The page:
1. Do one of the following in the Flare project, depending on the part of the user interface you are using:
    • Ribbon Select Source Control > Synchronize.

    • Right-Click If you have the Content Explorer, Project Organizer, Pending Changes window pane, or File List open, right-click any file and select Source Control > Project > Synchronize.
  2. (Optional) If you did not commit your files before starting the synchronize, a dialog asks if you want to commit your files. Click Yes to continue.

    Note You must commit all modified files to proceed with the synchronization.

  3. In the Select Remote for Synchronize dialog, click OK.

    If no conflicts were discovered during the synchronization, you do not need to continue with the following steps; you are finished.

    If conflicts were found (i.e., a remote file is different from the version in your local repository), the Resolve Conflicts dialog opens. Continue with the following steps.

  4. Do one of the following:
    • If you want to accept all of the differences between the remote and local files, thus merging them, click Auto Merge All. If this step is a success, you do not need to continue with these steps.
    • If you want to review the differences in the files side by side and resolve each conflict (or if auto-merging is not possible due to conflicts occurring in the same location in a file), click Resolve. The Resolve Version Conflict dialog opens.
  5. From the Resolve Version Conflict dialog you can choose from the following options:
    • Merge changes in merge tool Opens a merging interface, which lets you see exactly what changes were made and choose which to keep.
    • Undo my local changes Automatically removes your changes and keeps changes from other authors.
    • Discard external changes Automatically removes changes from other authors and keeps your changes.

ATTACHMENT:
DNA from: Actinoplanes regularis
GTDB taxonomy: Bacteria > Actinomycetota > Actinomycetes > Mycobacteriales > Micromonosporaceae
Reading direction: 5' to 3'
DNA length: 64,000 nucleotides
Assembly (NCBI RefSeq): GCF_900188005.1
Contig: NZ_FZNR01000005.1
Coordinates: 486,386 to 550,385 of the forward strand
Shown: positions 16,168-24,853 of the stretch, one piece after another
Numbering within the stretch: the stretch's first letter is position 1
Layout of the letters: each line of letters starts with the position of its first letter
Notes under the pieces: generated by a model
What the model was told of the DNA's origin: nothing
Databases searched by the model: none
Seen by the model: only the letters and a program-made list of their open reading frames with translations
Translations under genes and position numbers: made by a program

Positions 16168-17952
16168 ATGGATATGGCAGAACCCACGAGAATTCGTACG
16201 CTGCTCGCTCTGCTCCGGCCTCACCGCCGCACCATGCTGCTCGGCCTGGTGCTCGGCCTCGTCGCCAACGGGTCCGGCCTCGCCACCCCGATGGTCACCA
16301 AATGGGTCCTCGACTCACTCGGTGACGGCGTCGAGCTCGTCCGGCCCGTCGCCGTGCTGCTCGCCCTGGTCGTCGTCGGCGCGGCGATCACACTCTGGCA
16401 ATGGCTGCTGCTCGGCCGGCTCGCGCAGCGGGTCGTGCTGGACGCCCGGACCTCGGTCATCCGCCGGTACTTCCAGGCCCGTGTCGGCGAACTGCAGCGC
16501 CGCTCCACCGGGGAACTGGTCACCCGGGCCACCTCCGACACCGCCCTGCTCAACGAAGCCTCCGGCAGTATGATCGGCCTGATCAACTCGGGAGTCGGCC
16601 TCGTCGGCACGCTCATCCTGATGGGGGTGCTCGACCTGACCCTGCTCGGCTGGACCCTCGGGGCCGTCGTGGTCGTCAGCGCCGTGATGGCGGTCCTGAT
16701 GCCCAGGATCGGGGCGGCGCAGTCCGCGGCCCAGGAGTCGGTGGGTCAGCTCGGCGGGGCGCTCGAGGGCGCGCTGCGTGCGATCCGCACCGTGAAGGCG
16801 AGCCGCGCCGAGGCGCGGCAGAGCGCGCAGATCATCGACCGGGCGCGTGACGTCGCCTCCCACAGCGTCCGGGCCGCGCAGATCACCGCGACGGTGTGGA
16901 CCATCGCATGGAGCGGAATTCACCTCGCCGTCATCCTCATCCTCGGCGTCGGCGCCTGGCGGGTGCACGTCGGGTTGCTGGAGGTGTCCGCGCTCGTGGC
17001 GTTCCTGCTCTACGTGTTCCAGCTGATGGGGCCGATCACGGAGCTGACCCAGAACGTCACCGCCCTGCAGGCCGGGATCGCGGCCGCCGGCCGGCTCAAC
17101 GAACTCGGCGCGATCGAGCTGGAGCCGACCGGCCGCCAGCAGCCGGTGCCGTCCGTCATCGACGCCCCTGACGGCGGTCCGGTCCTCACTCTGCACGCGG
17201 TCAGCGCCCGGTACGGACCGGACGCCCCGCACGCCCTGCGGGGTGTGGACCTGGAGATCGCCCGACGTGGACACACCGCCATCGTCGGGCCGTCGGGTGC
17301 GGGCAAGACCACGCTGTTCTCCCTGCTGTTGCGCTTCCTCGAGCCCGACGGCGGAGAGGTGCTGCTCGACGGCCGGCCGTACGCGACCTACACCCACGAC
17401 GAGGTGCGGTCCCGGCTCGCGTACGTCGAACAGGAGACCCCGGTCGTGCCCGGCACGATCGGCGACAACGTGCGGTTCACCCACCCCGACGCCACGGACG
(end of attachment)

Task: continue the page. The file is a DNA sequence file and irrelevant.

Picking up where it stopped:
6. If you selected the option to use the merge tool, the Merge Changes dialog opens. Use this dialog to view and select changes. You can take actions in the following ways.
    • Click a Change Use the key at the top of the dialog, as well as the color coding on the local and server sides, to determine if a change has been added (new), deleted, changed, moved, or is in conflict (difference occur in the same paragraph). For conflicts in the same paragraph (i.e., areas where a diagonal line is shown), you can click the icon next to either the local or server change and choose Keep Change. This will copy that change to the text area at the bottom of the dialog.

    • Type Content If you want to use your changes as well as those from another author, and even tweak the paragraph a bit more, you can click in the area at the bottom of the dialog and simply type content.
    • Previous/Next Conflict When you are finished resolving the first conflict, you can use the "Previous Conflict" and "Next Conflict" buttons at the bottom of the dialog to work on other conflicts in the file.
  7. After all conflicts have been resolved, click OK. A message lets you know that a backup of the file has been created in case you need to roll back to it. Click OK.
  8. Click OK in any remaining dialogs.
  9. Because you encountered conflicts, your changes were not pushed up to Central. Therefore, click the Synchronize option again to complete the process.

What’s Noteworthy?

Note From the Projects page, you can view the files and commit history for a project. See Viewing Project Files.